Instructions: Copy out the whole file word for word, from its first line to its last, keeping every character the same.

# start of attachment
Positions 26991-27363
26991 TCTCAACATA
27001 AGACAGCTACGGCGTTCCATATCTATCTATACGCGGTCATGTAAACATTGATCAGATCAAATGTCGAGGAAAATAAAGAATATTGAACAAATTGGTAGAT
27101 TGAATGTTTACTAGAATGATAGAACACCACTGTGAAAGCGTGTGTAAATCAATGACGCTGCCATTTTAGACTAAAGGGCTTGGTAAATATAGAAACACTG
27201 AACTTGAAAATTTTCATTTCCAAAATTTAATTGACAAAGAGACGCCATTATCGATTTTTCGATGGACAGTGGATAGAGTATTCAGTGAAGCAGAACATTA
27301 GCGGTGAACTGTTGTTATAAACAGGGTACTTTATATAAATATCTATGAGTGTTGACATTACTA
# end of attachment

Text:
Positions 26991-27363
26991 TCTCAACATA
27001 AGACAGCTACGGCGTTCCATATCTATCTATACGCGGTCATGTAAACATTGATCAGATCAAATGTCGAGGAAAATAAAGAATATTGAACAAATTGGTAGAT
27101 TGAATGTTTACTAGAATGATAGAACACCACTGTGAAAGCGTGTGTAAATCAATGACGCTGCCATTTTAGACTAAAGGGCTTGGTAAATATAGAAACACTG
27201 AACTTGAAAATTTTCATTTCCAAAATTTAATTGACAAAGAGACGCCATTATCGATTTTTCGATGGACAGTGGATAGAGTATTCAGTGAAGCAGAACATTA
27301 GCGGTGAACTGTTGTTATAAACAGGGTACTTTATATAAATATCTATGAGTGTTGACATTACTA